Attack on Verkada video feeds leaves over 150,000 security cameras vulnerable. A large US hacker collective is claiming credit for “#OperationPanopticon.” The group behind the attack compromised the high-level administrator, Verkada, a Silicon Valley firm, which runs a platform for security systems online.
This attack on Verkada enabled them to gain access to video feeds from more than 150,000 security cameras around the country.
These Attacks on Verkada security cameras include, but are not limited to:
- Various Prisons
- An assortment of banks
Worse, as proof, they began posting images captured from various Verkada security camera feeds, tweeting out “ever wondered what an @Tesla warehouse looked like?” along with an image from one of Tesla’s cameras.
For their part, Verkada moved quickly, and part of the company’s initial response to the security breach reads as follows:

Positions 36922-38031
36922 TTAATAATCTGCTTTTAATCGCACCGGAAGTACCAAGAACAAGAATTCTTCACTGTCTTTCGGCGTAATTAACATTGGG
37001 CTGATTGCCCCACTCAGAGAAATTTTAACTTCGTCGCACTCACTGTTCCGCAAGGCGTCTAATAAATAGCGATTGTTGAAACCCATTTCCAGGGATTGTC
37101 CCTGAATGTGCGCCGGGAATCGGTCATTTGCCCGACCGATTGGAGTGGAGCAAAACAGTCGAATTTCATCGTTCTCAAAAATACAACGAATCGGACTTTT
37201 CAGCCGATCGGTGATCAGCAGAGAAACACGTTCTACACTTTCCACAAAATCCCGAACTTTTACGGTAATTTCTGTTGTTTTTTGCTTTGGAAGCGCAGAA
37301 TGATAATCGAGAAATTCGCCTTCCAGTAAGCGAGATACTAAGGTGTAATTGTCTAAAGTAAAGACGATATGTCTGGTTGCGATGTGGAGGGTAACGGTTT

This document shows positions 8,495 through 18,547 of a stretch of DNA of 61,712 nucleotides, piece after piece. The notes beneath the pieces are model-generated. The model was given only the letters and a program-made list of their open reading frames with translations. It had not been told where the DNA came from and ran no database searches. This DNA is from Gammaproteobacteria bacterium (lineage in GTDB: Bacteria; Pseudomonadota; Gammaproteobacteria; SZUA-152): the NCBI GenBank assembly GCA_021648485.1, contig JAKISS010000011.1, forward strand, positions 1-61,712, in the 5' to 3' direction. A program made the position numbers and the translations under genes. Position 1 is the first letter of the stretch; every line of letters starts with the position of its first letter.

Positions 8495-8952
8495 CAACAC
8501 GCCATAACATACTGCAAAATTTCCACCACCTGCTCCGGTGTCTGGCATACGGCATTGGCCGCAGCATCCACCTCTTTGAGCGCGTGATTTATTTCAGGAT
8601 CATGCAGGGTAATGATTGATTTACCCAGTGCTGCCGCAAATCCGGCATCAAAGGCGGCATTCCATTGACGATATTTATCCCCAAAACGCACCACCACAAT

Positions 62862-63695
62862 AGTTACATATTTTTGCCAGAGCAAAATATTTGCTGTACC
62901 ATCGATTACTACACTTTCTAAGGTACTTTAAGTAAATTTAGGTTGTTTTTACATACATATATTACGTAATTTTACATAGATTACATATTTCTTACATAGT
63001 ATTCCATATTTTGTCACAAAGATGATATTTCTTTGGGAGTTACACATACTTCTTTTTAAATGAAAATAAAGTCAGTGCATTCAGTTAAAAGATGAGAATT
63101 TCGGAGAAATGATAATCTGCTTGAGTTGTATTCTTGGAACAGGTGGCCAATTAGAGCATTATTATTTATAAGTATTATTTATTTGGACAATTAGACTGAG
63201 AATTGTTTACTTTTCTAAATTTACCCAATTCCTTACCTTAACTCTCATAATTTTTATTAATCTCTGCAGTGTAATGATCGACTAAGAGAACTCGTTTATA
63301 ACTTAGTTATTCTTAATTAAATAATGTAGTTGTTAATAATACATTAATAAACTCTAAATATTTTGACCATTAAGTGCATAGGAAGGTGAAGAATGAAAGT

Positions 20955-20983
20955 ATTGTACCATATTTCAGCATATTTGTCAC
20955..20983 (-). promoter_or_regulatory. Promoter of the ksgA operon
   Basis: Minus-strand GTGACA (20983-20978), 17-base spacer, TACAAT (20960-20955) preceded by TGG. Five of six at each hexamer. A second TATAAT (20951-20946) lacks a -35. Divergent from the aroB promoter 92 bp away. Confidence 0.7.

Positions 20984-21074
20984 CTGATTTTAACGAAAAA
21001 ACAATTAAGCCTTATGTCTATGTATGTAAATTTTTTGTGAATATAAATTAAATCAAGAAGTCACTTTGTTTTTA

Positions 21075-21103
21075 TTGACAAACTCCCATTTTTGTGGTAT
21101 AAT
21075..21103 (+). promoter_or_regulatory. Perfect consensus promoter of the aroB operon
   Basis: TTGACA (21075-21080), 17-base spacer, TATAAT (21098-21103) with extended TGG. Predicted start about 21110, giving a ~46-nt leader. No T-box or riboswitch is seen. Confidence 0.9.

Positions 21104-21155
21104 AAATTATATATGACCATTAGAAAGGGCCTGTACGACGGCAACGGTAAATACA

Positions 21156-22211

“We have disabled all internal administrator accounts to prevent any unauthorized access….Our internal security team and external security firm are investigating the scale and scope of this issue, and we have notified law enforcement.”
Verkada has also notified all of the firms, government agencies, and other organizations that use their services. If you happen to be one of them, then you’ve probably already received a notification from Verkada. If you’re not a Verkada customer, then there’s nothing for you to do except be aware of the fact that the incident is still under investigation.
It also underscores the potential dangers associated with outsourcing security. While something like this could have quickly happened at any individual company, the fact that Verkada has made a business of security and provides secure camera feeds and other services to a variety of clients has made them an almost irresistible target for hackers around the world.
After all, breach Tesla’s security and (assuming they handled their camera and other security in-house), you’d gain access to Tesla’s camera feeds. In this case, though, breaching Verkada’s network gave them access to literally scores of feeds across a wide range of industries and government agencies, and that is cause for concern indeed.